Government technology leaders are struggling with the transformation of the data infrastructure of their departments across Europe as the pressure to rapidly change operation models escalates, according to new research.
The research by technology firm Pure Storage with 511 IT leaders in central government departments, including 105 from the UK, has found that 67% think legacy infrastructure is holding up digital transformation progress.
In addition, 77% feel the pandemic has also taken a personal toll, with increased stress levels owing to the need to drive quick change.
The lack of digital leadership and vision is the most significant barrier to digitising citizen services, cited by 33% of respondents.
According to the survey, these hindrances to digital transformation are leading to increased operational costs (cited by 87%), as well as reduced efficiency (84%) and reduced operational agility (83%). That is despite the awareness from respondents that citizen experience in channels including digital is important to building trust in government, stated by 83% of those polled.
Additional barriers to digitisation are related to legacy infrastructure, cited by 67% as a key issue. Security is another problematic area: 66% of those surveyed felt investment in infrastructure security is not keeping up with security threats. According to the survey, 57% of the leaders polled said their department would sacrifice technology performance in favour of enhanced security.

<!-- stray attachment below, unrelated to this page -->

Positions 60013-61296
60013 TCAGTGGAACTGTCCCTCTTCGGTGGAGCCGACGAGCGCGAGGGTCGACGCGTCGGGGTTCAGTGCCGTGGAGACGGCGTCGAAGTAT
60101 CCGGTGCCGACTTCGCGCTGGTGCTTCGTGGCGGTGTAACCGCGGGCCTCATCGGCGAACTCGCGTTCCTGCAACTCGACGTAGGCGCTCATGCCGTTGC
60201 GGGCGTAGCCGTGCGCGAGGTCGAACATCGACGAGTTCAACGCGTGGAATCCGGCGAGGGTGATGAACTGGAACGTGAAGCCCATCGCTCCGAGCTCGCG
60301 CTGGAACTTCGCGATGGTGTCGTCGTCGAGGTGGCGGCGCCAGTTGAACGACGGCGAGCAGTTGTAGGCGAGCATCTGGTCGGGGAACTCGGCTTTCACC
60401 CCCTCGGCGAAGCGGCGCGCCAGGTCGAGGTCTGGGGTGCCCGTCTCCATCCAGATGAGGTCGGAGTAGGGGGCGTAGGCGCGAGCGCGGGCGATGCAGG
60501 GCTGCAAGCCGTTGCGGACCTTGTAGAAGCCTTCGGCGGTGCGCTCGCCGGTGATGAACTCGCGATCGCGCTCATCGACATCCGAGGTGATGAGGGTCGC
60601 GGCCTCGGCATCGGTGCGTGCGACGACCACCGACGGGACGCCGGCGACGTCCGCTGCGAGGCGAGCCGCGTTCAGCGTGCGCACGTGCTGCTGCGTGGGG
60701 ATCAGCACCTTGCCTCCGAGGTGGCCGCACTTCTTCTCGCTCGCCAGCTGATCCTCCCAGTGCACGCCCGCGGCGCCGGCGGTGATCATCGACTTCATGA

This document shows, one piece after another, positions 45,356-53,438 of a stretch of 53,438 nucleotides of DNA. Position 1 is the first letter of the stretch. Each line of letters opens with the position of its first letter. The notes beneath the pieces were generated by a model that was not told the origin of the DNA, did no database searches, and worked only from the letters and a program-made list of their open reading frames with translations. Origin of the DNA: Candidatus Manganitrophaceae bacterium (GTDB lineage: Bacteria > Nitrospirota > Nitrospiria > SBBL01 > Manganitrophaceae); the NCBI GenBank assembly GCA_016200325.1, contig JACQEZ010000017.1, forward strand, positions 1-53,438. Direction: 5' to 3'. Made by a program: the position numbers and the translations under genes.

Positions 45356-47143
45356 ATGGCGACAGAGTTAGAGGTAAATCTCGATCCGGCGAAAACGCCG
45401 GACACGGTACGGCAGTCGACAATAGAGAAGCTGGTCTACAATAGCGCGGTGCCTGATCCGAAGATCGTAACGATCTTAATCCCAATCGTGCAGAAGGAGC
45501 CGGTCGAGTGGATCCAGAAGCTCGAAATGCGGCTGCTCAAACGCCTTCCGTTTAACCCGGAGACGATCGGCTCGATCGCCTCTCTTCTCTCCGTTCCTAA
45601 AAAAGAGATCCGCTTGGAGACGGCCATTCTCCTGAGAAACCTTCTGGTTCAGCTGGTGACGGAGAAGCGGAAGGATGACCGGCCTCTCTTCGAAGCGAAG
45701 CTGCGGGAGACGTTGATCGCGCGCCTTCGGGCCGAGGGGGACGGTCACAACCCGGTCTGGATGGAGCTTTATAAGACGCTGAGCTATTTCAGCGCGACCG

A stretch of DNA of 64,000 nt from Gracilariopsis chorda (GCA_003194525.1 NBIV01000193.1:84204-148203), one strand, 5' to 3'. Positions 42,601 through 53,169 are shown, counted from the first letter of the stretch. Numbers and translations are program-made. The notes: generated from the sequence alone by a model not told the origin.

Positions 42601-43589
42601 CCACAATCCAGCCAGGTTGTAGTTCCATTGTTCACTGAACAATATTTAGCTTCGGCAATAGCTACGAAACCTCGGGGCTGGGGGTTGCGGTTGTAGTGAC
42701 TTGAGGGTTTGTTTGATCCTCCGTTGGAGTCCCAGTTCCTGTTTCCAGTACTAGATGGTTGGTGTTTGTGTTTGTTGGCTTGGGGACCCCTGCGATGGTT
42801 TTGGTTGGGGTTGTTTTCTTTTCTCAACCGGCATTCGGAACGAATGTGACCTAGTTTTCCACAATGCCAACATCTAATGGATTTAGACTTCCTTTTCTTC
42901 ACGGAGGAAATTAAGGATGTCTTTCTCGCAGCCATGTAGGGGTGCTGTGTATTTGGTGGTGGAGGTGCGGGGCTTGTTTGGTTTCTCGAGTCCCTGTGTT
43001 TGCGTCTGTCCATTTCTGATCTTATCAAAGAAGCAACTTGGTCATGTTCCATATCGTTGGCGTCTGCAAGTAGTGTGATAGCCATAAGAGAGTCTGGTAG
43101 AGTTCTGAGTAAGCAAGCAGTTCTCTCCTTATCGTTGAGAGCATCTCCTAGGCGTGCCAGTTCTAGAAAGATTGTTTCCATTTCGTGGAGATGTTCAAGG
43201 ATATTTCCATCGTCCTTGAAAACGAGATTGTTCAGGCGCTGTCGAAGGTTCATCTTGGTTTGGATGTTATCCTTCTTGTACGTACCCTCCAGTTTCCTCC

When it comes to potential ways forward, most participants in the study (86%) agreed they need to be creative and drive cost effectiveness even more when it comes to how they use technology.
Some 78% stated that agile methodologies and design thinking are more important now than before the pandemic.
Key areas of investment cited by the government leaders polled is security, risk management and remote access technology and mobility, both cited by 77% of respondents. This was closely followed by cloud services, mentioned as a key area of investment for 74% of participants.